Over the last 2+ years that I’ve been practicing Vipassana I’ve wondered how the community of meditators could become stronger because I felt like I was on an island facing the challenges of this practice alone. Goenka expresses two foundations of Vipassana that I think foster this lack of community but I don’t believe that’s his intention. He says that after a 10 day course you know the technique well so you don’t need a guru to continue on the path, and that you can only liberate yourself through you own personal meditation practice. Both of these aspects can lead someone to believe that other people can’t help them on their path but I don’t think this is the correct interpretation.
We get support in all other aspects of our lives. As children we have parents and teachers who educate and lead us. In sports we have coaches. At work we have bosses. For mental health we have counselors. At the gym we have trainers. We have friends so we can share experiences like travelling, eating out, movies, sports, and hiking. It’s so much easier to progress in life and to enjoy life with the support of friends, family, and mentors.
We all know this but for some reason it seems like the support of the Vipassana Community is weak. I’ve been to 4 different group sittings and their not particularly well attended. I’ve only ever heard of 1 Vipassana social event. I just read a statistic that less than 2% of old students who have taken at least 3 ten-day courses in the Boston area attend group sittings. It seems like everyone is just meditating at home, alone, facing the difficult challenges within by themselves. This doesn’t seem like the best way to help ourselves or the people around us.
I think that experienced old students have a responsibility to support the newer old students. Of course we won’t have the same answers that an assistant teacher may have but that’s not the most important kind of support. People need friends who can relate to the struggles their facing and who can encourage them that facing these struggles will help them in the long run. Experienced old students who attend or host group sittings and engage the newer students become those friends.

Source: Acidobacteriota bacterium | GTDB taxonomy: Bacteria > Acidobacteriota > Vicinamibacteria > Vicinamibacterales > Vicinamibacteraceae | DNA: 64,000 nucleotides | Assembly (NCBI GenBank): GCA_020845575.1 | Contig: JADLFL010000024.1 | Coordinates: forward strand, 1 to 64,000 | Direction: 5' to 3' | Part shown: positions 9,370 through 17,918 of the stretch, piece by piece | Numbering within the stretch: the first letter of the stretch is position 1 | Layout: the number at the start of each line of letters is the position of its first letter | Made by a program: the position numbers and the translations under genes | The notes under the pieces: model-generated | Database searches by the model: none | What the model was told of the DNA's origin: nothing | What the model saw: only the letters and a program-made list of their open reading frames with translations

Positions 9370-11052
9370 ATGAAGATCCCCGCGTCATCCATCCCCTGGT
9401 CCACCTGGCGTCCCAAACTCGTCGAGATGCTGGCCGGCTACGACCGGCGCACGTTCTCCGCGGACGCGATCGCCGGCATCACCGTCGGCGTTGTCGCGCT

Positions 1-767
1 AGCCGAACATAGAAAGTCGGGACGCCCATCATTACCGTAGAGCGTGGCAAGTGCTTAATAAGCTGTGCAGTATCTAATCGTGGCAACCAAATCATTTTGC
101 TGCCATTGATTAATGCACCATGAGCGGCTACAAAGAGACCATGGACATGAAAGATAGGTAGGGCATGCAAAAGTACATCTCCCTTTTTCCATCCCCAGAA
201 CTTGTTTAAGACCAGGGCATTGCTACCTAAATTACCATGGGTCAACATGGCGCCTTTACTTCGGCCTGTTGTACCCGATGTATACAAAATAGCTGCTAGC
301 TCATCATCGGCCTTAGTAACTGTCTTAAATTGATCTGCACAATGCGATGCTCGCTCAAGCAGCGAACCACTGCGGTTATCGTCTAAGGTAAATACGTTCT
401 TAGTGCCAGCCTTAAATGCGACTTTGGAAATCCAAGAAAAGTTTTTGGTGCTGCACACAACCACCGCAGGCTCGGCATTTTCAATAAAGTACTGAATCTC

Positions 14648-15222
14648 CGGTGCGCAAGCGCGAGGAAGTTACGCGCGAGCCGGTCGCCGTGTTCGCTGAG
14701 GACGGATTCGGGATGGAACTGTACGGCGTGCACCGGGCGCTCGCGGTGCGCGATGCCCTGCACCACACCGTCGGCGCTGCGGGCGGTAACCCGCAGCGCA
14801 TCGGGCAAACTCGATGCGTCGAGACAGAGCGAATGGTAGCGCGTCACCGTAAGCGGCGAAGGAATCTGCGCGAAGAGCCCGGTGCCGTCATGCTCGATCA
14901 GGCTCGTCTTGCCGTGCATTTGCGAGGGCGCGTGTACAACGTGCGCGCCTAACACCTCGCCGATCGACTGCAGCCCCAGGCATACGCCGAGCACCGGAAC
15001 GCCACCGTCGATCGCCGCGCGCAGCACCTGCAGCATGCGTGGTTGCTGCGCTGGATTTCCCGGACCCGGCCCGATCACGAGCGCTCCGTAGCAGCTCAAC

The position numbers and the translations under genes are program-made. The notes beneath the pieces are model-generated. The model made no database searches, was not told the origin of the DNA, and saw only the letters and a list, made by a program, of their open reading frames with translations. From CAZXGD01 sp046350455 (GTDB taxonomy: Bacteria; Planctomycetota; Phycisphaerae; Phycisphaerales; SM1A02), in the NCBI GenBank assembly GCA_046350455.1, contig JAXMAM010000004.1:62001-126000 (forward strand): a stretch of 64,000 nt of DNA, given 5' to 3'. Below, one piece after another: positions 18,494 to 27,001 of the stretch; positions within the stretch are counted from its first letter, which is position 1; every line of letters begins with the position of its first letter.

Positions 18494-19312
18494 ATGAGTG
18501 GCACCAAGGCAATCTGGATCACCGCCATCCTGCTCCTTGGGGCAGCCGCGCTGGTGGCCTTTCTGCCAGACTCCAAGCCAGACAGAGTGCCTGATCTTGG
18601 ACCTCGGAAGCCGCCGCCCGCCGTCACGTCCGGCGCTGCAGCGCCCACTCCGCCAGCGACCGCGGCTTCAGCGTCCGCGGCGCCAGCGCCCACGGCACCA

It seems like there is also a fear that newer students might be harmed by hearing about the experiences of an older student. I’m not sure why the Vipassana community has this hypersensitivity when our society is constantly teaching us that we can’t trust everything we hear. We are attacked by a barrage of advertisements telling us that their product will provide us with the dream life but do any of us believe it? We live in the age where uneducated people don’t trust their doctor’s diagnosis without looking it up on the internet after their appointment. There is so much information out there that we are all well-trained to filter through information so we can determine what is helpful and what isn’t. With all of this experience doubting what people say I feel like we can trust new meditators to listen to older students objectively. If I had to choose between hearing an experience that was 80% accurate and not hearing anything at all I would go with the 80% every time.
There’s no way to get through life without other people influencing us so I want to surround myself with as many positive influences as I can. As an individual who wants to support positive change in this world and believes this technique can help, I want to share my personal journey with as many people as I can. This is a very difficult path but it’s pointed in the right direction. Let’s figure out ways to help each other walk along it, not as gurus, but as friends. Let’s meditate and live our lives together so we can help role model the healthy lifestyle this technique brings to people who walk the noble path.